Luke had a mission. He wanted to learn how to cook.
It’s not everyday that I get propositioned by a grad student.
“If you teach me how to cook,” he said softy, “I’ll work in your yard.”
No sweeter words were ever spoken to a middle-aged woman whose beloved husband hates yard work. I didn’t think twice before I agreed to our deal that Saturday morning in June. He told me that he had tried my method of grocery shopping where I only purchase items that contain less than three ingredients. Frustrated by his experience using my golden rule, he proclaimed that I was crazy. Nothing, he staunchly claimed, had less than three ingredients.
“It depends on where you’re looking,” I said. “If you shop the outside aisles and avoid the middle ones, you’ll easily find the real food.”
The look on his face was priceless as it dawned on him that “whole food” means “real food.”
While he worked at his summer internship in Louisiana, I made plans. After all, Luke Welch doesn’t ever want to know merely the gist of things. He wants the fine details, the step-by-step analysis, as he has a need to understand everything. This wasn’t going to be something I could simply breeze or fake my way through.
All summer I thought about potential menus and ingredients. Just what cooking skills did a 23-year old male need to learn to prepare him for living on his own? He wasn’t a complete novice; his parents cook after all. And he had some excellent skills with a grill. But as a reader of this blog, he was curious about nutrition and why I spent so much time and energy canning.
The week he got back into town, he met us at the Farmer’s Market. Thus began our routine. Nearly every Saturday morning since August, he has met us at the Farmer’s Market. The tall young man observed my purchases, carried my bags, and waited patiently with my Beloved while I talked to friends and neighbors. Afterwards, we would head to a local diner for breakfast and make plans for the day. I have to tell you, we’ve had the best fun. Or at least I have. That first weekend Cheyenne, our niece, was home. She had never met Luke, but over the years she heard us talk about the kid who mowed our yard and who had been our preferred babysitter. She watched (open jawed) while he threw insults my way. She even remarked that if she had said something like that to me, she’d be grounded. I agreed. Luke gets away with giving me the occasional reality check like no one else does.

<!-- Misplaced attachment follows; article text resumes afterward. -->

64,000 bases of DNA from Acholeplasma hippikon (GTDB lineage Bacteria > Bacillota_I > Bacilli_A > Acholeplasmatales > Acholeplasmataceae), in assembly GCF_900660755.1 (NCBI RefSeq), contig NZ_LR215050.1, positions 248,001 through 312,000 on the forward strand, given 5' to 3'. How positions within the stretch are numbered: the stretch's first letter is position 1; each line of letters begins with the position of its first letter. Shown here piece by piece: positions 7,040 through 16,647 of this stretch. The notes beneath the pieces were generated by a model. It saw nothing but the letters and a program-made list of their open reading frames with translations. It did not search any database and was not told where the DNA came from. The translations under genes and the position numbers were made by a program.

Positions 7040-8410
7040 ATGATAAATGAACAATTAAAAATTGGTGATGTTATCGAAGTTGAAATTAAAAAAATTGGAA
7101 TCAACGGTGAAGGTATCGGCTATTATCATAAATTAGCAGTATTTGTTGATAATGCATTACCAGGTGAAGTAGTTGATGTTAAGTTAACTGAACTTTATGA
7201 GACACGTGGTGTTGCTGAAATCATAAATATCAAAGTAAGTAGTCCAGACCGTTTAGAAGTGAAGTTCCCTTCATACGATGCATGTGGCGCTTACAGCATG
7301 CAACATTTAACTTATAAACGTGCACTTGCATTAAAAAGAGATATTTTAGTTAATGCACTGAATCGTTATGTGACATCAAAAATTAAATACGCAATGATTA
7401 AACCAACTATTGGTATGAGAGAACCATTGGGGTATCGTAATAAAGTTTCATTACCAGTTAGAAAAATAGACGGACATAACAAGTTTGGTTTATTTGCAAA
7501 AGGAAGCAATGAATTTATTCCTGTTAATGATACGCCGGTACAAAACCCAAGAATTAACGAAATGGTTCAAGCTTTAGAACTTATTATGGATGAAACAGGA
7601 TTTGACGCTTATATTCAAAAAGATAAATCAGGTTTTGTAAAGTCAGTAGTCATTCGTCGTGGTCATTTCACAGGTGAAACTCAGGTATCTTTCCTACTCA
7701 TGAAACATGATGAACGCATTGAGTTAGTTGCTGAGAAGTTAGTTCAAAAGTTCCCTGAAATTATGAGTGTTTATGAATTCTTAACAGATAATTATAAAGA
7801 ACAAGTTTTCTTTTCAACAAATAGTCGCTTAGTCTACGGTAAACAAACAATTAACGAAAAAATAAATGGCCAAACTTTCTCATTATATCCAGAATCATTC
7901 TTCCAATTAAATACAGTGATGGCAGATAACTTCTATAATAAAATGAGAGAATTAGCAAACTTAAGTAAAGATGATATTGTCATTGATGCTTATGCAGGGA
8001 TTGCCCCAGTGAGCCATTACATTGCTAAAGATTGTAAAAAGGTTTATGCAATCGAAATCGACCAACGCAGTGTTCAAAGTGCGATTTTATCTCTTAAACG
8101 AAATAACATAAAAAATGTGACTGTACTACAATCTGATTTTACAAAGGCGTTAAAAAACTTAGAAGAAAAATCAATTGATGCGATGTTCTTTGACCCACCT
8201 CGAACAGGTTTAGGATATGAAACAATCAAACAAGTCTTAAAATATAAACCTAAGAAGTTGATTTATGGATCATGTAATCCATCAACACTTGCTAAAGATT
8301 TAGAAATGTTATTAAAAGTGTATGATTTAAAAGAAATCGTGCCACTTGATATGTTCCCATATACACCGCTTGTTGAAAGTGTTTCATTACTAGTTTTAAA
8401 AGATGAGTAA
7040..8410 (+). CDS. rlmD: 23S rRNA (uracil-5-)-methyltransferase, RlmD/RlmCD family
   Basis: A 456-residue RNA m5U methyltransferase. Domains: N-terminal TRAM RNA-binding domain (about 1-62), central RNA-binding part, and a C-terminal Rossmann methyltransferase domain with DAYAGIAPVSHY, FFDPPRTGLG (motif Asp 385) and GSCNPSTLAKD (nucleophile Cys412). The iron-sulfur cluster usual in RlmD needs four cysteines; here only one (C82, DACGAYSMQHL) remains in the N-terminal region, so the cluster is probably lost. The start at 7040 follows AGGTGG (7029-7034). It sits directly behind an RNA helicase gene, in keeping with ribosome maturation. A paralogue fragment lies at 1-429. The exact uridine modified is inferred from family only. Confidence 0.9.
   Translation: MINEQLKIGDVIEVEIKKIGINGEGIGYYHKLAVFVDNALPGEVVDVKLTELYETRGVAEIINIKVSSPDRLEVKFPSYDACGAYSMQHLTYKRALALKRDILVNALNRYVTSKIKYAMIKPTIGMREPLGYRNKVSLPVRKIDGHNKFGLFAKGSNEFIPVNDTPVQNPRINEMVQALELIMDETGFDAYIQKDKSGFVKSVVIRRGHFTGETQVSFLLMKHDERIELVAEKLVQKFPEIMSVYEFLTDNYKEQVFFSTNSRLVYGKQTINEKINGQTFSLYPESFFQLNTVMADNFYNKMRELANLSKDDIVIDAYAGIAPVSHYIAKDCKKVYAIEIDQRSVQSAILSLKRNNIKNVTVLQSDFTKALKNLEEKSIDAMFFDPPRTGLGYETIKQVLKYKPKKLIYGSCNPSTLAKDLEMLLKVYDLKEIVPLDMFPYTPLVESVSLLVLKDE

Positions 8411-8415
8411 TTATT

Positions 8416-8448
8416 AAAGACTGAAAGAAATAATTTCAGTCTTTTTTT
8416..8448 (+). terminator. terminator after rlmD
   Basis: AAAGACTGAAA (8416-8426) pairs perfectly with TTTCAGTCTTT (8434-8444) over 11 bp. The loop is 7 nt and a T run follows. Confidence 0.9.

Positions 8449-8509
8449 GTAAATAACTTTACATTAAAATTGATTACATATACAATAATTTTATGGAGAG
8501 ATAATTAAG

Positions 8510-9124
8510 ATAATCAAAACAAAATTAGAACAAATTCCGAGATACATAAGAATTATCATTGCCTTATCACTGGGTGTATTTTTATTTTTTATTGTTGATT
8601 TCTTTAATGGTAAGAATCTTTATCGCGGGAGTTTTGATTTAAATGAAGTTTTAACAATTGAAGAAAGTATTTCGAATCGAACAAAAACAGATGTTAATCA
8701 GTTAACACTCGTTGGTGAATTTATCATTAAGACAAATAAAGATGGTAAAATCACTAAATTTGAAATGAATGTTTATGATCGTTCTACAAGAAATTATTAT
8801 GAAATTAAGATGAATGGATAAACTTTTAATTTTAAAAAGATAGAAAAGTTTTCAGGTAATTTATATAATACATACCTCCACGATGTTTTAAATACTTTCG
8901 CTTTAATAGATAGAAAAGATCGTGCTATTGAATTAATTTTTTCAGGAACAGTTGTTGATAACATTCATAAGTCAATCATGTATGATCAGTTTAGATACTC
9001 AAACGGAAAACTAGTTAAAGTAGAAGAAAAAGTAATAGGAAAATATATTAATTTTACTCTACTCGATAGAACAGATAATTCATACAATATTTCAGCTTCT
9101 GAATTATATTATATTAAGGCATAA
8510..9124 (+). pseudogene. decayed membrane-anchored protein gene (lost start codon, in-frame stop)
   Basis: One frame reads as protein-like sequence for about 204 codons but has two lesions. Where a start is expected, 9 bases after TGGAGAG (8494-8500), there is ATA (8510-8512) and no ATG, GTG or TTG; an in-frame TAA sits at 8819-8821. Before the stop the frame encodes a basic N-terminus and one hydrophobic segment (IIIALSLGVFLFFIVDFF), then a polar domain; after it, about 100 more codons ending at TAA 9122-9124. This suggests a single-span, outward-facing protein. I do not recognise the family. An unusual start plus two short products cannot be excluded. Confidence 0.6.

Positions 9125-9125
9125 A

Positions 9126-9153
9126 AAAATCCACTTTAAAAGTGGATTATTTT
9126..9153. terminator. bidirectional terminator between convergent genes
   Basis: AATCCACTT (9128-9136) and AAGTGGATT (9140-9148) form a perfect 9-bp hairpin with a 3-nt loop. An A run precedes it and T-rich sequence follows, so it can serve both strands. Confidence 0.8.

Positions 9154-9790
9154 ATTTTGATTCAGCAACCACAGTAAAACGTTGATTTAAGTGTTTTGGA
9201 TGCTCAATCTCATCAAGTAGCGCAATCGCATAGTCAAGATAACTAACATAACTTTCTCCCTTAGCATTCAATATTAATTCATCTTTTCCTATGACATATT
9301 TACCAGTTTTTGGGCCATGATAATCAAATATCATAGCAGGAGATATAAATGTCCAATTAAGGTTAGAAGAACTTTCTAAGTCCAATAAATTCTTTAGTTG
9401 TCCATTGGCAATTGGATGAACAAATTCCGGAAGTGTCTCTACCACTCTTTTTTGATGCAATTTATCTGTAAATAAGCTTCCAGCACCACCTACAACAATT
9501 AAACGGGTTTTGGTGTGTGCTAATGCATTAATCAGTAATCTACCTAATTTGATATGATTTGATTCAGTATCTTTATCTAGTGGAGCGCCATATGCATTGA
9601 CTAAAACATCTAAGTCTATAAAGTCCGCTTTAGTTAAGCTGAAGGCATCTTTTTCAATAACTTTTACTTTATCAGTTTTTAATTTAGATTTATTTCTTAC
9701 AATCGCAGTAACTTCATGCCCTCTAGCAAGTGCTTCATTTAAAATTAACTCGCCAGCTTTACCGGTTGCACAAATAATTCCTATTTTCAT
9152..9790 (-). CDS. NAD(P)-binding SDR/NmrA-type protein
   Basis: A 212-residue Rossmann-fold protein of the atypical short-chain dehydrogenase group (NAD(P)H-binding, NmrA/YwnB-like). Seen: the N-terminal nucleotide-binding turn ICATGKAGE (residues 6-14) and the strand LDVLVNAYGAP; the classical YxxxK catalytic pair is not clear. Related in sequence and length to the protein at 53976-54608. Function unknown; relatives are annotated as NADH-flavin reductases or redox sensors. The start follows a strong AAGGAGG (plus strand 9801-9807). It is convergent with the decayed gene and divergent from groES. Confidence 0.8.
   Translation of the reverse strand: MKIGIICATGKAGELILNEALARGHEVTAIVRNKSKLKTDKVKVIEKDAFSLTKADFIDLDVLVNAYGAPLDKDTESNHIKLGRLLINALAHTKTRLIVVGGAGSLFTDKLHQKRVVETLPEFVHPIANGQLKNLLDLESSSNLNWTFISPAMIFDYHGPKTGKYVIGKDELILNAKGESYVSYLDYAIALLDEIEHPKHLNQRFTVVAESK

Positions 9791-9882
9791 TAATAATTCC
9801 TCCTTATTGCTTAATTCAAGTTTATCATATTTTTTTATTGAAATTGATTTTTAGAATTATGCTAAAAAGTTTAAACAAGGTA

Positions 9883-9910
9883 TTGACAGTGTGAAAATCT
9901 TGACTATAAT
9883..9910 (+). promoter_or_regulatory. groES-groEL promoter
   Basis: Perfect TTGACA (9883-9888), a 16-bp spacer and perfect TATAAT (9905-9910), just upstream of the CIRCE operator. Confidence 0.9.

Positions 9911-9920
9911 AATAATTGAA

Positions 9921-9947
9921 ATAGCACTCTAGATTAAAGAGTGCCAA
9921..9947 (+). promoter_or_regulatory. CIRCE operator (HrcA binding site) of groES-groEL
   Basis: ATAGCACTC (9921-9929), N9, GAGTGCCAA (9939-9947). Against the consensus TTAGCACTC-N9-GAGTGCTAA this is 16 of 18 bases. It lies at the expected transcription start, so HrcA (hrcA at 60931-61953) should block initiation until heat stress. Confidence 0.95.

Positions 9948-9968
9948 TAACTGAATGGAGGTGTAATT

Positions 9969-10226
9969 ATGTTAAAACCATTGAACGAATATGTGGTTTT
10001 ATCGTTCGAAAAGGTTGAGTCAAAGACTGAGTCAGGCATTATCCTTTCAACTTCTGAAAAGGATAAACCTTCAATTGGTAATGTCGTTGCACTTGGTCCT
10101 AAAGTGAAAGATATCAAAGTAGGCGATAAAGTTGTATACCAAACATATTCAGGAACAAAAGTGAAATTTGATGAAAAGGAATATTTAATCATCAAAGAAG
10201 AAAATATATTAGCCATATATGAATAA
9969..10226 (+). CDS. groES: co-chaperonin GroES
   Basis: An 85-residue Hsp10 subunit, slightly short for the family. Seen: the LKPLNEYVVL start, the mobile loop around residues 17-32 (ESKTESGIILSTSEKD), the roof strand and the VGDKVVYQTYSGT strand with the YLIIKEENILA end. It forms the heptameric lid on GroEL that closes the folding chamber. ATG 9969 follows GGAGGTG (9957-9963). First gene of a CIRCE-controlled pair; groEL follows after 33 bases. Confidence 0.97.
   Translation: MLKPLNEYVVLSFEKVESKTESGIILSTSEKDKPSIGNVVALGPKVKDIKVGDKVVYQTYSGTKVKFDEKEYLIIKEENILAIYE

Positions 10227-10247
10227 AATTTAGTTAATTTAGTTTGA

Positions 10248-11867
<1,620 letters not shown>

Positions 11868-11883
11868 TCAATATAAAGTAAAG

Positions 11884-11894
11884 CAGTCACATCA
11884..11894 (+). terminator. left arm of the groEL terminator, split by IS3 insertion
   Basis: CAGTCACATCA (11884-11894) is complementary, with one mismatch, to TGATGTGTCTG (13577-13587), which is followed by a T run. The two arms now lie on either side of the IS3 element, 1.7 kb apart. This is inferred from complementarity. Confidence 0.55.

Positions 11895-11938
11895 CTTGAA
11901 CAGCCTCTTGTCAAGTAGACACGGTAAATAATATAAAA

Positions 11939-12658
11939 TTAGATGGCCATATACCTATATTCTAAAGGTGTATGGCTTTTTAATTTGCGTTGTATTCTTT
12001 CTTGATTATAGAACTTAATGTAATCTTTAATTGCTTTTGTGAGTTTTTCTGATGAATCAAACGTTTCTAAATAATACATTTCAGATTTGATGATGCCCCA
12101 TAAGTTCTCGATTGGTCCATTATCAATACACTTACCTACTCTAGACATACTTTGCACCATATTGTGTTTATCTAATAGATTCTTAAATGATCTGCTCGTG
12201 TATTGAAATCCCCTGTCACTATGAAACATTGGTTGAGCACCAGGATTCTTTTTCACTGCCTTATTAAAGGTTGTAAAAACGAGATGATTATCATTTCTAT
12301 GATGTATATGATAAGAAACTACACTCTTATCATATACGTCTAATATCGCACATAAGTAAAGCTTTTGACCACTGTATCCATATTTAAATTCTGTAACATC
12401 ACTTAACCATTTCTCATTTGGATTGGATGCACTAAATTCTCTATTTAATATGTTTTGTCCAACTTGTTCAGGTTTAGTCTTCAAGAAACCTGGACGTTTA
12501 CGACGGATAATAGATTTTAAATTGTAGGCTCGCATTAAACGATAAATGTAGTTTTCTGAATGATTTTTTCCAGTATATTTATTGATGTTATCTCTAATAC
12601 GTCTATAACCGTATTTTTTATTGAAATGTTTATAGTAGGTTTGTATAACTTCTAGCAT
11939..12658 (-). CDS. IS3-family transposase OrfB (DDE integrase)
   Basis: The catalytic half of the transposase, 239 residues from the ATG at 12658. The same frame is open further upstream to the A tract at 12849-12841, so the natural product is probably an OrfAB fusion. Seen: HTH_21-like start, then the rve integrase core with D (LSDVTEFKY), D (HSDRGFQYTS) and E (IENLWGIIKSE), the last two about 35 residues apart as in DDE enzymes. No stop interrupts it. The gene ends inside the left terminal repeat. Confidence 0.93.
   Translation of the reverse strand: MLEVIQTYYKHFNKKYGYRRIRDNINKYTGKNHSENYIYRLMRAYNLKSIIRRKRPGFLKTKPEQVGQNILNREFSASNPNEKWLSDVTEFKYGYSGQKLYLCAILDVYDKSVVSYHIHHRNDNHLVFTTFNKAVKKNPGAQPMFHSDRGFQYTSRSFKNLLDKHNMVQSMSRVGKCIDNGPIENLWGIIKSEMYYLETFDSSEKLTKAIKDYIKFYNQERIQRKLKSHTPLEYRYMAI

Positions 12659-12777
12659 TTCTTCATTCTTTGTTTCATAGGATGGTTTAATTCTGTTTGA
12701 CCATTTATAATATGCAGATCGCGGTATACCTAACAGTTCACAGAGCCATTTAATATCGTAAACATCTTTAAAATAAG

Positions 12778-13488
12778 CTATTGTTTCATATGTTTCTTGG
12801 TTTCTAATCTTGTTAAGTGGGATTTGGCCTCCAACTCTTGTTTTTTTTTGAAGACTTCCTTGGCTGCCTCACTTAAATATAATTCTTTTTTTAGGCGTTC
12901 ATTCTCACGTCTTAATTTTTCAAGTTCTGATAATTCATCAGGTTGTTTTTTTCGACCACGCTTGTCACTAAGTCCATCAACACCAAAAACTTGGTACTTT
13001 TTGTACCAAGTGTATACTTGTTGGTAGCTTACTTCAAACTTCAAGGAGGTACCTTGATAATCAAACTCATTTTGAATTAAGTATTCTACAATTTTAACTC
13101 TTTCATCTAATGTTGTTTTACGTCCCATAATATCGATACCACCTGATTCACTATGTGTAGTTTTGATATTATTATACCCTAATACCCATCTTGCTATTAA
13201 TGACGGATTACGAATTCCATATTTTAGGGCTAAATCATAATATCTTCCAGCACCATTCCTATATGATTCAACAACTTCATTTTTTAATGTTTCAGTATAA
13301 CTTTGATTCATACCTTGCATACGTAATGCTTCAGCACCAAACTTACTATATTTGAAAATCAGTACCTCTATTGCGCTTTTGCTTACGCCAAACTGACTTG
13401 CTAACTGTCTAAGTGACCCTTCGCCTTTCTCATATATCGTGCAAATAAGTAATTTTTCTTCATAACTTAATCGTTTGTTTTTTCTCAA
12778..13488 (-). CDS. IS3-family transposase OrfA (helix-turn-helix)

Each weekend we tackled a cooking or canning project. I taught him how to make a roast and stir-fry vegetables (perfect dinner date menu). I taught him how to make a fruit crumble (perfect hostess gift for when he’s invited to dinner). We’ve cooked for a tailgate party and we threw an impromptu dinner party. He introduced me to the music of Amos Lee. He perused my cookbooks and learned his way around our kitchen better than, well, me.
I took advantage of willing hands to tackle a couple big canning projects.
During Labor Day weekend, I took advantage of having him, Cheyenne, and Katie (another niece) home. We canned 35 jars of salsa, a half dozen jars of pickled okra, as well as dozens of jars of apple butter and apple sauce. Henry Ford would have been impressed with our little assembly line.
Luke has been by my side cooking and canning all that the fall has offered. He’s learned to like turnip greens, and he’s learned how to make pesto. He’s discovered how homemade applesauce can become transcendent when dolloped over organic granola. He’s learned the importance of owning an iron skillet and that there will never be anything claiming to be non-stick in my kitchen. I’ve driven him crazy because I don’t follow a single recipe, nor do I write them down. He has thoughtfully made notes, often shaking his head at my attempts to describe measurements. Apparently “a little of this” or “a little of that” isn’t scientifically relevant.
If he’s learned nothing else, he’s learned the importance of having a cast iron skillet. My Beloved refuses to cook with anything else.
My Beloved has provided as much instruction as I have. They’ve taste tested our home-brewed beers and discussed at great lengths the fundamental tools needed in a kitchen.
It didn’t take him long to take over the task of preparing dinner for his parents. I’ve loved watching him post pictures on Instagram of his newest creations. He claims that we’ve ruined him from eating at restaurants or eating anything but whole food. The night he added a little whiskey to his homemade pizza dough to enhance its flavor and help the yeast, I knew that he had become a foodie. Our work was done.
Its been hard for me to write about our time together because I know it’s coming to an end. Soon he’ll graduate with his master’s degree and move hundreds of miles west to a new job. He’s going to have a great time discovering Tex-Mex cooking and the local food culture of the city he’ll now call home.
I’ve often pondered what was the goal of my writing this blog. Luke has taught me that it has the power to change the world–by teaching the curious about real food. We haven’t had the chance to tackle my yard project yet, but it doesn’t matter. Because I’ve gotten so much more than the value of any yard work. I’ve gotten memories for a lifetime of when I had a handsome culinary student that brought joy into my kitchen.
Go forth, my dear Luke, and forever eat well.